Of more immediate concern, though, is the fact that some major college programs have decided to use loss-of-value coverage as a recruiting tool for top players. According to the Los Angeles Times, Ohio State paid for five such policies in 2016, and Florida State and Oregon have also offered them in the past. The problem is that some schools are paying these premiums from a student assistance fund, designed to cover small emergencies for student athletes of all levels, the rank-and-file as well as the stars. Yet loss-of-value premiums, which can range from $18,000 to $25,000 annually, may eat up as much as 20 percent of that fund per player. As you would expect, schools are using the offer to cover the premiums as both a recruiting tool and an enticement to get star players to return to school to play another year instead of heading to the pros, but in many cases they are reducing their ability to help other athletes who, for instance, suffer a death in the family.

Some schools’ compliance directors are also leery of offering loss-of-value coverage because their payout history has been so uneven. Dave Roberts of USC has cited the possibility of legal liability if a school sells an athlete on loss-of-value coverage and the underwriter fails to pay out.

Critics claim that student athletes are frequently exploited due to lack of regulation and outsize commissions for such policies. Bryan Fisher, a personal injury attorney who sees himself as a reformer in the area of student athlete insurance, contends that many schools mislead their players, either out of ignorance or haste. He also pointed out, in speaking with CBS Sports, that when insurers deny an athlete’s claim, fighting back will cost money, potentially making the situation even worse in the short term.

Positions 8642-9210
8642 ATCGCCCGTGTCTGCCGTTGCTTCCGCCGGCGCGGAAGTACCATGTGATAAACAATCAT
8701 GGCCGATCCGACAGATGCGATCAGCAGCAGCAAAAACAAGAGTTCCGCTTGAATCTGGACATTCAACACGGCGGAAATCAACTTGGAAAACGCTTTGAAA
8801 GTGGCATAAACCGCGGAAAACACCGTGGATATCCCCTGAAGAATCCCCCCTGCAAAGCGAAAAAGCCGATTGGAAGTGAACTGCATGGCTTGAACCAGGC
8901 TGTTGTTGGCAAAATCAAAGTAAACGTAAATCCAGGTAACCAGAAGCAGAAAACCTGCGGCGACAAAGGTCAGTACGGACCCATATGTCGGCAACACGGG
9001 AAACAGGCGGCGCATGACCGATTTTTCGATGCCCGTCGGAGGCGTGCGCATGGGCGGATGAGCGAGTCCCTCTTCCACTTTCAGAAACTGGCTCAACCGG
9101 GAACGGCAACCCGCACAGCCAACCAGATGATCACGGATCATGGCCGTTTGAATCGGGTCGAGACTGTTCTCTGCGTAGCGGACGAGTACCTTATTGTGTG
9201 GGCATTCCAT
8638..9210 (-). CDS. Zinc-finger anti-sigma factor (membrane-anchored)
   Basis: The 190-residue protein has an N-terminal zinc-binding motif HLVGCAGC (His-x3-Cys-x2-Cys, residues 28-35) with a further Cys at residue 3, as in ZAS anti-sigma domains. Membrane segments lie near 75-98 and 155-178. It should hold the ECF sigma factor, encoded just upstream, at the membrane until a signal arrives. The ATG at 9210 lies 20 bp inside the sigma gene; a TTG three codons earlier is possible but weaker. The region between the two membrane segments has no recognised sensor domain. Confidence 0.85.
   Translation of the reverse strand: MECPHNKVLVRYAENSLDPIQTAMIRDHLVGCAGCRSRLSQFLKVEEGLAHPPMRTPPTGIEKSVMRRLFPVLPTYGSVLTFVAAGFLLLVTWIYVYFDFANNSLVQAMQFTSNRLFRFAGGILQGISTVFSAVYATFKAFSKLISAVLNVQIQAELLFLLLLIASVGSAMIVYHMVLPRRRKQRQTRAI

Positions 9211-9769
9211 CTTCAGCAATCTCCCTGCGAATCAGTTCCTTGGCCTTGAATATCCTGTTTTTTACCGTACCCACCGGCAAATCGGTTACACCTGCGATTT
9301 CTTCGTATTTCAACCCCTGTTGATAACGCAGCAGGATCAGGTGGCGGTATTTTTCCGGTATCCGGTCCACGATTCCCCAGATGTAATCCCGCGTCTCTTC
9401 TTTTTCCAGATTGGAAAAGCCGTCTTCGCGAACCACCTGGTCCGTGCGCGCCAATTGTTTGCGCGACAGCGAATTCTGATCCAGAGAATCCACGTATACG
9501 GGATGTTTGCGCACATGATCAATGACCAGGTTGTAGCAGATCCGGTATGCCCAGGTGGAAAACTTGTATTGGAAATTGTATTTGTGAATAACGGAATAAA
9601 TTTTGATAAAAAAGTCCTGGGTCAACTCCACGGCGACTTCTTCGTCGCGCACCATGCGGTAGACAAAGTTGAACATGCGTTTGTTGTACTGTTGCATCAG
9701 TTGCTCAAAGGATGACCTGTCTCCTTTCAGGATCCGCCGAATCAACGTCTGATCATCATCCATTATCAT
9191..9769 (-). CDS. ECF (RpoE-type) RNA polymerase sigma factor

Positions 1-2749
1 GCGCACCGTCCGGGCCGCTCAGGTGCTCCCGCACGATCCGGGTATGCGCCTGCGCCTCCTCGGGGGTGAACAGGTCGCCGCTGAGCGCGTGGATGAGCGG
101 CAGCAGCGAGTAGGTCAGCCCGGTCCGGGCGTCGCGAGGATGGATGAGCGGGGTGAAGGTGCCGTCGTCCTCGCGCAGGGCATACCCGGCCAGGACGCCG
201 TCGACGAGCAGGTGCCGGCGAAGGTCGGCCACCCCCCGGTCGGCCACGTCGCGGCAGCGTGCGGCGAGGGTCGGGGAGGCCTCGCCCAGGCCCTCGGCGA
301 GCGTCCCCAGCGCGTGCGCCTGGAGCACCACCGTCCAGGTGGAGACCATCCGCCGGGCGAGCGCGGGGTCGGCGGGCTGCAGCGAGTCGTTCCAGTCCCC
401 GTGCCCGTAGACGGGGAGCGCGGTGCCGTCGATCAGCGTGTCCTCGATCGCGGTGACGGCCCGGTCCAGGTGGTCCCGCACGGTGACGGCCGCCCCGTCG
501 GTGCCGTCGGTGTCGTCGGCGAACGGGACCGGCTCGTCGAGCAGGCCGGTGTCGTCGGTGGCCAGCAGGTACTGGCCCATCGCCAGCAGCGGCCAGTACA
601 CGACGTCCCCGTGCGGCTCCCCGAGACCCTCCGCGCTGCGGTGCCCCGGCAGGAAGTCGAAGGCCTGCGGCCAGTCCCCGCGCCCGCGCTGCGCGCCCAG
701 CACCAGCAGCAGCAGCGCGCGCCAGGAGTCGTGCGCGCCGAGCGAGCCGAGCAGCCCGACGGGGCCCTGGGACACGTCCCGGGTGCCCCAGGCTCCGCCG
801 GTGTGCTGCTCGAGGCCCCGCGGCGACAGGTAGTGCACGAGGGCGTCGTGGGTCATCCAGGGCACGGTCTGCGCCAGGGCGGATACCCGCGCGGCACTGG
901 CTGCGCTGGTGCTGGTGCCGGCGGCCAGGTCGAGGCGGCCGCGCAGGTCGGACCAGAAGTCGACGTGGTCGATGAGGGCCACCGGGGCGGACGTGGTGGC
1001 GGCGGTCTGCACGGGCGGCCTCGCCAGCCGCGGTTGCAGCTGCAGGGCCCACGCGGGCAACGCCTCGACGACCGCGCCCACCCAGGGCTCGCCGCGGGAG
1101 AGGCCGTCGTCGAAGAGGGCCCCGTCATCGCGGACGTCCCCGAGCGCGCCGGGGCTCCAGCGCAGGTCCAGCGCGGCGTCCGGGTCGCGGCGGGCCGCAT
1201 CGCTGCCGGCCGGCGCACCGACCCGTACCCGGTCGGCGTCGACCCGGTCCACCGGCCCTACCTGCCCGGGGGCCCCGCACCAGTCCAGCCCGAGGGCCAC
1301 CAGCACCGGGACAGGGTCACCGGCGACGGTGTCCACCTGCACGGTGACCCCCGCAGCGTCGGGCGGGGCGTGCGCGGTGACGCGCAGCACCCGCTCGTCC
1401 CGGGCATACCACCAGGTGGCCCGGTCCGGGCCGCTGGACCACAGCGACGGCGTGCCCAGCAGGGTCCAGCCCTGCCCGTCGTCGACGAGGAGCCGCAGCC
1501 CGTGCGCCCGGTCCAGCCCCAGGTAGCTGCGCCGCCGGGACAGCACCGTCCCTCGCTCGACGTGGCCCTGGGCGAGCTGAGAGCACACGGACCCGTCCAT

What’s a student athlete to do? If I were a young athlete and my school offered to pay the premiums on a loss-of-value policy, it is hard to imagine myself refusing. If the choice was to take out a loan against my future earnings, the decision might become more complicated. But the risk of injury ending a career or causing you to drop in the draft before you can even make it to the big show is real; that is why, in fact, many student athletes leave school early to minimize that very risk.

If you choose to pursue loss-of-value insurance, it is especially important to perform proper due diligence:

  • Consult with someone who has no financial stake in your decision but the expertise to read complicated policy documents, such as a Certified Financial Planner™, to help sort through the policy’s specifics, especially its exclusions.
  • Gather quotes from multiple underwriters.
  • Carefully review all the terms and conditions of the policy, and ask for clarification if you need it.
  • Ask if certain exclusions can be made more specific, reworded or removed entirely.
  • If you decide to apply, be as thorough as possible in disclosing medical history.
  • Never sign a blank application for a parent or coach to complete later. Be sure you fully review anything you plan to sign.

Insurance policies are confusing to laypeople for a reason. But for student athletes considering professional careers, establishing the habit of reading legal documents carefully, asking questions and acting as their own advocates will serve them well in their future endeavors.

Loss-of-value policies could potentially meet a real need but have yet to prove their value. As with any insurance, players should hope they never need to collect, but they should also take care to get a policy with the best chance of actually paying out should a blown knee put a damper on their future earning power.

Executive Vice President and Chief Operating Officer Shomari D. Hearn, based in our Fort Lauderdale, Florida headquarters, is among the authors of The High Achiever’s Guide To Wealth. He contribued to Chapter 12, “What Estate Planning Documents Do I Need?" and to Chapter 17, "Living And Working Abroad." He also contributed several chapters to the firm’s book for adults age 55 and older, Looking Ahead: Life, Family, Wealth and Business After 55.